Stuckness and movement, Part I: the experience of stuckness

stuckIt is simply a truism in the counselling world that one of the main struggles clients have is with the feeling of being stuck. The image that immediately comes to mind is a vehicle stuck in mud. There is a story to tell about this vehicle, just as their is a story to tell about clients. What I mean by that is that when clients come into the office with the problem of feeling stuck, the stuckness itself is, ironically, a story that stretches over time and contains movement and dynamism. So… in a hopefully interestingly ironic way, the story of stuckness contains movement over time.

Let me start with the story of the vehicle before moving to stories of clients. First, vehicles must travel somewhere to get stuck. I point that out, because it is important to note that every story of stuckness must necessarily begin with movement. It is important to note that because part and parcel of therapeutic problems are the client’s perspective. If you read any judgment in that, it is not my intention. It is my intention simply to note that client difficulties are not only about the content of whatever problem they bring to session but their capacity or willingness to see that problem in a different context. In the story I’m telling about stuckness, that is simply to say that clients arrive at a feeling of being stuck.

vehicle stuck in mud

Back to the story of our vehicle: in this story, a vehicle drives and ultimately gets stuck in mud. To shift our perspective to the here and now of the problem, stuckness is the inability to get out of the mud. But stuckness doesn’t immediately mean being static. There is a substantial amount of early energy expended on trying to get out. Here, we might see the driver trying to rock the vehicle back and forth and then in frustration hit the gas. But the expenditure of energy doesn’t work. Typically, hitting the gas makes the vehicle move forward, but in this instance, the application of force deepens the tires into the mud. More trying results in more stuckness. In this story, there are passengers, and they get out to add their strength to help rescue the vehicle from the mud. Everyone is working in concert, driver and passenger and vehicle… but to no effect. There is a kind of movement: the tires are spinning, and the passengers are desperately exerting themselves. But no matter how much energy is put into the system designed to move the vehicle from the mud, they are not successful. Each time the tires connected to the drive train spin, they cannot gain any purchase on something solid to propel it forward. The movement of system in a continuous loop without forward progress is something I’ve explored in other writing: The shape of things to come.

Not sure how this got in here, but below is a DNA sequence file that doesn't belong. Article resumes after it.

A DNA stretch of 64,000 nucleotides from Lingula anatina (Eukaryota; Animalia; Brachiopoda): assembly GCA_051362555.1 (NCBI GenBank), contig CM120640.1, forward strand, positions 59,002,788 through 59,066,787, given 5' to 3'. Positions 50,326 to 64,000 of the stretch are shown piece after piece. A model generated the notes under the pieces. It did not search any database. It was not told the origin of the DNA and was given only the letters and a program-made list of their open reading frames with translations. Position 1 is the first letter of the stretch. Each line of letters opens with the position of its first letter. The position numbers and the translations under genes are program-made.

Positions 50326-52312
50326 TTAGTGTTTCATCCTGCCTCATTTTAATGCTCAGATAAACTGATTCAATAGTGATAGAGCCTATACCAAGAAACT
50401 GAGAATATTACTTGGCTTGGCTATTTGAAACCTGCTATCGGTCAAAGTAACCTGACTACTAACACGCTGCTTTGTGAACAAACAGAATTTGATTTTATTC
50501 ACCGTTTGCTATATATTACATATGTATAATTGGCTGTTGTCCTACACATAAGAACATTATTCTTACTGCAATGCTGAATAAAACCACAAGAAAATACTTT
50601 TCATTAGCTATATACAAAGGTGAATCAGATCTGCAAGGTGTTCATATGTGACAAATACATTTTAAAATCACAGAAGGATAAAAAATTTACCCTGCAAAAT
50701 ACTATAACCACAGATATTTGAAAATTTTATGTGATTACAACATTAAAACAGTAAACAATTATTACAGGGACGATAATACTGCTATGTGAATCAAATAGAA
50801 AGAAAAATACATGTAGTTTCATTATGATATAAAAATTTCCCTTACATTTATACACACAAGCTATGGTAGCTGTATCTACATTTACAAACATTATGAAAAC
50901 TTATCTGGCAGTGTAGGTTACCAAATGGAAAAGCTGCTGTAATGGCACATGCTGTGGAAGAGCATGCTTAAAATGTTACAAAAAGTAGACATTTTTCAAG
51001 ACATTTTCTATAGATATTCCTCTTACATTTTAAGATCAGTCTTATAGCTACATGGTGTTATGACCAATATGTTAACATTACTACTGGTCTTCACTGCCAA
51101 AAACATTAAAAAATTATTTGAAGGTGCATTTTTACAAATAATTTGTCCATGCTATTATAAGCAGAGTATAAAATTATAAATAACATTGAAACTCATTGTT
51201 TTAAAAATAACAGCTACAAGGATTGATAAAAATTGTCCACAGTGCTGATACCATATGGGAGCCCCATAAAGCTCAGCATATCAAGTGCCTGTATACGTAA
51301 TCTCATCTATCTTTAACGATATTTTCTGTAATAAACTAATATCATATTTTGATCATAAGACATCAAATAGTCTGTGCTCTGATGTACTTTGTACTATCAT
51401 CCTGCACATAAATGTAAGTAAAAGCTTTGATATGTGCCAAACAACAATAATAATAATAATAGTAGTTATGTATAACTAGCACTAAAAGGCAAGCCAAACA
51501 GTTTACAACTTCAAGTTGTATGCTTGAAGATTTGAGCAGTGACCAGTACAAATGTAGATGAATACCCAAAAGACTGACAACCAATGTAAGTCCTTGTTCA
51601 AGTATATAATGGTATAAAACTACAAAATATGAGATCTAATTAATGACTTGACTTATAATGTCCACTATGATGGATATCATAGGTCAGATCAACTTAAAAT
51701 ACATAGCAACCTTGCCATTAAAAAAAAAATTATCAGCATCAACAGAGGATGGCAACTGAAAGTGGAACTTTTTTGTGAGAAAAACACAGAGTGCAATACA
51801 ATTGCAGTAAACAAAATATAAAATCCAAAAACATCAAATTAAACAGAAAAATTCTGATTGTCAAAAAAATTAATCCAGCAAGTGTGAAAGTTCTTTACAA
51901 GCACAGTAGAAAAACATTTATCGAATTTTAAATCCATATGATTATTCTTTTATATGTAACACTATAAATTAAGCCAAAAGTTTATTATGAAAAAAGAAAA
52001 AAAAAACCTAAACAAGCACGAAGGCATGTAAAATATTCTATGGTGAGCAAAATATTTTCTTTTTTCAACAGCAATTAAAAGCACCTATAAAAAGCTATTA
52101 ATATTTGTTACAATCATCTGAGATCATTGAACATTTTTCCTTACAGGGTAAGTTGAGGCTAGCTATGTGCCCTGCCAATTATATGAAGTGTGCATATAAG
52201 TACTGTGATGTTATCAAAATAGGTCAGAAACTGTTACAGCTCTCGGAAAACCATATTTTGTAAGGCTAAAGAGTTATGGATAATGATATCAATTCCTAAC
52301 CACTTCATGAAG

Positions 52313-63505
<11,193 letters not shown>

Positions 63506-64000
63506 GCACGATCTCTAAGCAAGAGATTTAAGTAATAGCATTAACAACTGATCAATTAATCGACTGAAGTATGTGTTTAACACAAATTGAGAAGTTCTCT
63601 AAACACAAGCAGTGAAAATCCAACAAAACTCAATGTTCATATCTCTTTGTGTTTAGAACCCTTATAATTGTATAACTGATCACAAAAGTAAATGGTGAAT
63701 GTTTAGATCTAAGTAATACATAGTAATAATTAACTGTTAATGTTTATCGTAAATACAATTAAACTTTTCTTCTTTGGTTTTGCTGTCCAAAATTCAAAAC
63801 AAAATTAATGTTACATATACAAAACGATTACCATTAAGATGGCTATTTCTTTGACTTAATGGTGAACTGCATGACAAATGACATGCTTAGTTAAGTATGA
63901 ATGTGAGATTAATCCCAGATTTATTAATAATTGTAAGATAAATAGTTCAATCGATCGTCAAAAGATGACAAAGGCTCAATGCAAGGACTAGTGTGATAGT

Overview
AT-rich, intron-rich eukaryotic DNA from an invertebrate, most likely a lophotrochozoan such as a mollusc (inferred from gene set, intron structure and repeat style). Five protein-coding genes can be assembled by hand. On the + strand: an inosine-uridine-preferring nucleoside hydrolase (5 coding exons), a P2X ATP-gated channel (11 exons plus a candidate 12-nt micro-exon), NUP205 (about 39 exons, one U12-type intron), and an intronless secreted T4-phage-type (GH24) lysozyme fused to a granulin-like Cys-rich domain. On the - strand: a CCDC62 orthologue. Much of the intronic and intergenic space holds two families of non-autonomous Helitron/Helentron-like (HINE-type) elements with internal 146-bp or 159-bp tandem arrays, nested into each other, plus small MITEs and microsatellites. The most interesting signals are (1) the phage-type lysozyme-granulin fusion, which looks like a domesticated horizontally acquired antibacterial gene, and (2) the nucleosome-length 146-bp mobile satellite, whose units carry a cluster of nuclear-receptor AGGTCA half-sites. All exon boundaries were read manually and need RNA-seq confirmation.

The amount of time driver and passengers work at getting out of the mud varies on the situation. Some will continue to push at the problem until some part of the system gives out: the car breaks, or the driver screams in frustration, or the passengers give up pushing. But in this story, at least for the moment, the vehicle is not capable of forward movement. Let’s explore the emotions of those involved.

There are any number of ways people might react in such a situation. I am not here to make normative judgments about what counts as good and bad. But I am interested in the ways in which people respond to their stuckness, and this is representative of the ways in which people with the same problem come in to therapy with completely different moods or attitudes or physiological states.

camp fireFor some, the story I’ve told of the vehicle getting stuck wouldn’t be a problem at all, but the context also matters. If, say, the vehicle was en route to a camping site, and it contained camping gear, after some time trying to get it out of the mud, the driver and passengers might get their gear out of the back and set up camp. This group is a hearty group, and though this wasn’t the trip they planned, they have shelter and food and are luckily stuck in a relatively hospitable spot. They easily build a fire, set up camp, eat dinner, and go to sleep knowing that they will be fine. They’re confident that they’ll find their way to help and get their vehicle free. Around the fire that night, they might even laugh about the situation and talk about how they’ll remember the story many years down the road. They project into the future versions of themselves that tell a fun story. But that projection is not actually into the future: it is the way they experience themselves in the present. As I wrote in another blog post, the way we predict the future is the way we experience the present: On self-love.